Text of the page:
My heart feels sick like a dark, bloated & bleeding fish
The water in my chest is rotten & murky
I cry all day to try & drain it out of me
Every day, I watch as our elders are being turned into plums
Soft round faces full of bulging bruises
Our elders are shoved, made to fly through the air
89 years old, 91 years old, flying
Then found bent in strange configurations on the cement
Question: Do you know what it feels like when the media feeds us the shooters’ first, middle & last name, interviews his grandparents, spreads his photo so that I cannot unsee the shape of his glasses and texture of his beard?
It feels like six Asian women are depicted as uniform, nondescript bowling pins
While he is cast as the main character deciding the fate of their lives
Destroying them at the whim of his own emotions
I watch the media crawl through his mind, spending time in tunnels of his thoughts to find morsels of humanness to assign to his motivations
Follow-up question: How cruel is it that marginalized communities live with the knowing that they must not only fear death, but also disappearing?
— Chanel Miller
In the days following the Atlanta hate crime killing eight people — six of which were women of Asian descent — it’s been difficult to have conversations with my parents. They are 8,000 miles away across the Pacific Ocean, are ridden with worries for my safety, and ask questions I could hardly bear to answer.
How do I explain to my parents that it is no longer surprising to hear of violence and mass shootings?
A year ago, at the beginning of a pandemic that would eventually take over half a million lives in the U.S., harmful narratives blaming China for the coronavirus turned into violence as anti-Asian racism and xenophobia increased exponentially. Since March 2020, more than 3,500 incidents have been reported to Stop AAPI Hate. The history of violence against the Asian American and Pacific Islander didn’t start with last year or last week. It started with the first migrants coming to America in the 19th Century, followed by racial segregation, discriminatory laws, massacres, and hate crimes.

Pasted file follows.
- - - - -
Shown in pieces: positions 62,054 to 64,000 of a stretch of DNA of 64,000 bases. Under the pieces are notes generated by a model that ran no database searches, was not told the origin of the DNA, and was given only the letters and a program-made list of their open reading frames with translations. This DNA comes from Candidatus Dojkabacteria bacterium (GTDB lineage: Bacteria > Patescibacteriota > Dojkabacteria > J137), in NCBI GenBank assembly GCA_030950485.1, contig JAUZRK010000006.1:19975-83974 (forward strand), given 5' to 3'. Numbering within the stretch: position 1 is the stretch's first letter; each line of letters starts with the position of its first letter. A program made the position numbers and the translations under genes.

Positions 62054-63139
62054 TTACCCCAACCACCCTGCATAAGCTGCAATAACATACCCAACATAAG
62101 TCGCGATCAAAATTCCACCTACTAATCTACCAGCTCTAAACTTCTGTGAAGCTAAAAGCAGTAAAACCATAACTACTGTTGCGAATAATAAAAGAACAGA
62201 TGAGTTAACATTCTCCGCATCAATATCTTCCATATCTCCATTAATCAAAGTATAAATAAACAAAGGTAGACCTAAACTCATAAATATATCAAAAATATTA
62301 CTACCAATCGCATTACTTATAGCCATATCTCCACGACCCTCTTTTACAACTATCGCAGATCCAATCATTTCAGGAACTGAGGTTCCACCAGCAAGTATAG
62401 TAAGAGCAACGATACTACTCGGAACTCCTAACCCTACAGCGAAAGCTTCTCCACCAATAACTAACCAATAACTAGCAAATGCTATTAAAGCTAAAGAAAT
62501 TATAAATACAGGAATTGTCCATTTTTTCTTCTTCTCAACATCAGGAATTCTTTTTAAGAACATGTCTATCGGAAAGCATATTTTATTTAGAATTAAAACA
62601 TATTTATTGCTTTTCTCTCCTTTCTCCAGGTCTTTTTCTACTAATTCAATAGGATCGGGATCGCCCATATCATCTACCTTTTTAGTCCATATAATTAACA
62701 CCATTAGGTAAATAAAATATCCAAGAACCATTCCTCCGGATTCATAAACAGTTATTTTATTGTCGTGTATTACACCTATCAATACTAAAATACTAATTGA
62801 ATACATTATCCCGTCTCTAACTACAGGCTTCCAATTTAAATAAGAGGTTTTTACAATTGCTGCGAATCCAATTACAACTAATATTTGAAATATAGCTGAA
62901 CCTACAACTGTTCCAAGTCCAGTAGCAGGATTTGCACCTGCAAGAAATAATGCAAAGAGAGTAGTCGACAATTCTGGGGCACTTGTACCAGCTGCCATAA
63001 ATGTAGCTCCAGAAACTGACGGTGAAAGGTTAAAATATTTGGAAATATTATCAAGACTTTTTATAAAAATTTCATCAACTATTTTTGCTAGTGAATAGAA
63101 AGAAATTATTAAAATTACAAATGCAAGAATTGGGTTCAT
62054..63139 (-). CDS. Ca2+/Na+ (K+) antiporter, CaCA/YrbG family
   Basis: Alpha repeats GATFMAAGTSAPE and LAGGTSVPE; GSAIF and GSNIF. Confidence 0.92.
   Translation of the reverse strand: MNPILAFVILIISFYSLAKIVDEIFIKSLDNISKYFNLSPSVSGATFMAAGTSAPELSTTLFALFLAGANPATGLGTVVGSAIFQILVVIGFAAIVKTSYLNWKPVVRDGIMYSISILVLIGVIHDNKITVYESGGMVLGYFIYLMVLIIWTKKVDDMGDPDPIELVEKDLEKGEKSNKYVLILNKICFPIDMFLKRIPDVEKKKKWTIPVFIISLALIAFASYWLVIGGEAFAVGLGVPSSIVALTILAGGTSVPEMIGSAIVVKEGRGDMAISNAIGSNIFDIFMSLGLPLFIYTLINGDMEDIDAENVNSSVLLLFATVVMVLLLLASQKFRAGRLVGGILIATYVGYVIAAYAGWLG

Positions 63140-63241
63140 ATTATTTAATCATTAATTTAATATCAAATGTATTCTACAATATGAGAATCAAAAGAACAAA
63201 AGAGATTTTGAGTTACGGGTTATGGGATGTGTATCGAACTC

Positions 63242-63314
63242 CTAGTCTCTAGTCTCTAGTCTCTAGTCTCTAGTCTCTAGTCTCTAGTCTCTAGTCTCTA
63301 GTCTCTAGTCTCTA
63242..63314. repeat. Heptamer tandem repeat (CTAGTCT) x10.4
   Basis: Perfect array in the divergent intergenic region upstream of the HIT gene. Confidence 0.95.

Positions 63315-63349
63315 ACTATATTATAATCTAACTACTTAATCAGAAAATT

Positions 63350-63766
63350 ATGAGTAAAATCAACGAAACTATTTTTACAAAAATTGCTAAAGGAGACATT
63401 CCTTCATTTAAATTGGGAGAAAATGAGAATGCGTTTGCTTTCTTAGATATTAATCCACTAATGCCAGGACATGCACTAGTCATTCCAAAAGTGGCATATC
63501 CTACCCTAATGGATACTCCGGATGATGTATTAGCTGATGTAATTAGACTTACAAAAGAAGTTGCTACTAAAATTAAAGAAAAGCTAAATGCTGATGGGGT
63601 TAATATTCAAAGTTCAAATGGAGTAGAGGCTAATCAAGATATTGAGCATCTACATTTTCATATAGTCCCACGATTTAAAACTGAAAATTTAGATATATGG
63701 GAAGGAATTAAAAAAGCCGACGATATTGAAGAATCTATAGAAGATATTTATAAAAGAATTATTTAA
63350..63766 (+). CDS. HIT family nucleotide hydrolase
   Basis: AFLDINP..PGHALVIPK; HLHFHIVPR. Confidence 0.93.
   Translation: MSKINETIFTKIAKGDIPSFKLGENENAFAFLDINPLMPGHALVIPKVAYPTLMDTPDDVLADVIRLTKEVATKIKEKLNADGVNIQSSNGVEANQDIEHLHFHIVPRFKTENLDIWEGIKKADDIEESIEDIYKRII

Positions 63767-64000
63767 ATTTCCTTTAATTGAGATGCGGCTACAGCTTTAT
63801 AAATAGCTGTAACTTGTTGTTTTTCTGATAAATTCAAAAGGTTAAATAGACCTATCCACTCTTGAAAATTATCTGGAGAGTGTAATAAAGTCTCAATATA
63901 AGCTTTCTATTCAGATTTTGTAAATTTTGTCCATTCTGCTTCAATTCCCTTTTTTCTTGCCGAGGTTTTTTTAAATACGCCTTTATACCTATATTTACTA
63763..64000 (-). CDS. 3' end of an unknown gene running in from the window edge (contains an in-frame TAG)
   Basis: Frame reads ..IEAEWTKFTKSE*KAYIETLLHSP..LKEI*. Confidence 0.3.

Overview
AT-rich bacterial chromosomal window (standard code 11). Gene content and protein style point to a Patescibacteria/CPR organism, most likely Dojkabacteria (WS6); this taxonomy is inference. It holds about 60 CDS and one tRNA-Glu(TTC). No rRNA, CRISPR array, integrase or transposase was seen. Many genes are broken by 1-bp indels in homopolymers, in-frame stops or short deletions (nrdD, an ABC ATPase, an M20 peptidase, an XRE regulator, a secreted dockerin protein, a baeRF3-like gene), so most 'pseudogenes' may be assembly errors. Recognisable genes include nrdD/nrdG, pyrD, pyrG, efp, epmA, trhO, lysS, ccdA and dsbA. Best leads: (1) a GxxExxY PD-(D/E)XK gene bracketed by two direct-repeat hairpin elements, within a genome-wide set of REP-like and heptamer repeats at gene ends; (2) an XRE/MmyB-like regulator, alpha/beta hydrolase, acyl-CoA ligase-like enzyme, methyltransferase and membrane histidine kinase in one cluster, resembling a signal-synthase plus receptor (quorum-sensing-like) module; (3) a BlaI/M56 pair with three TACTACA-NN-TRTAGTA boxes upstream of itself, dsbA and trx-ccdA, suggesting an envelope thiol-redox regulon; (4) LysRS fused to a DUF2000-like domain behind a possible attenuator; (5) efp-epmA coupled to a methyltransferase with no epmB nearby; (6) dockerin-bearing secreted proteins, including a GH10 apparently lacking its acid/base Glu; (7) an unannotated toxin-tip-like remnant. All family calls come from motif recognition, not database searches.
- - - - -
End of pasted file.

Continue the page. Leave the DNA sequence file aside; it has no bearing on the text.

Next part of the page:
How do I tell them that today’s trauma is very much connected to theirs?
Underlying anti-Asian racism is white supremacy and U.S. imperialism, a tangled web of war policies, militarization, and dehumanization of Asians. In my family, we don’t talk about the American war in Vietnam as those who survived would simply prefer to forget. In the U.S., we neglect to educate ourselves about the violence of settler colonialism and its imperial power.
How do I describe being objectified and feeling small?
I could recall countless times being catcalled — being called “china doll” by men on the streets. There were several instances when someone I had just met immediately started guessing where I’m from based on my accent. I can think of multiple occasions when people speak comically slower — emphasizing every word — to make sure I understand their English.
How do I even begin to express the gripping grief and fear?
It might be a while until I could fully unpack how different my experience as an immigrant may be from my parents’ vision of the American dream without keeping them awake at night. From elders not feeling safe, to refugees being deported, to massage workers facing deadly misogyny — there isn’t anything new but it has been a lot to hold.
As an Asian American woman working in philanthropy, I lean on the support of my adopted families, friends, and colleagues; I learn from and live into the vision of leaders who have dedicated their lives to anti-racist work and community care. With the abundance of community wisdom and energy, I believe that we can learn, unlearn, heal, and act. Here are some learnings and resources for your considerations.
Solidarity against white supremacy.
In our battle against violence toward the AAPI community, we must fight against narratives that pit Asian and Black communities against each other. Our liberation is intertwined. See resources on Black/Asian solidarity.
Asian American isn’t a monolithic identity.
Cathy Park Hong and Morgan Ome reminded us that the term Asian American was created by the Vietnam War and the Black Power movement and by student organizers who were envisioning a pan-Asian, anti-racist, anti-imperialist movement. It isn’t a monolithic identity, but an intersectional coalition. More on why we turn to intersectionality to confront anti-Asian violence, read a blog from my colleague Alice Hom of Northern California Grantmakers. to better understand the history of Asian Americans in our country, watch PBS’s series Asian Americans.
Policing is not the answer.
With the rise of violence, there has been a call for more policing from leaders. Increased policing, which is rooted in white supremacy and anti-Blackness, has never been the solution to racism against communities of color. What’s powerful, supportive, and healing are mutual aid resources, community defense networks (Stop AAPI hate, Asian Americans Advancing Justice, Bystander Intervention Training), and mental wellness support.
Turn statements into actions.
Speaking up and vocalizing your support for the AAPI community is an important first step. However, it isn’t enough.
- Consider calling or writing your representative about H.R.6721 - COVID-19 Hate Crimes Act, Congresswoman Grace Meng seeking to ensure that hate crimes against Asian Americans are appropriately investigated and perpetrators are brought to justice.
- Today, a new AAPIP report finds that foundation funding designated for Asian American and Pacific Islander (AAPI) communities only accounts for 0.2% of all U.S. grantmaking. Support AAPI-led and serving organizations.
- Sign on to the AAPI letter of intention coordinated by AAPIP to go beyond a statement of solidarity to concrete and measurable action, around funding levels as well as other actions.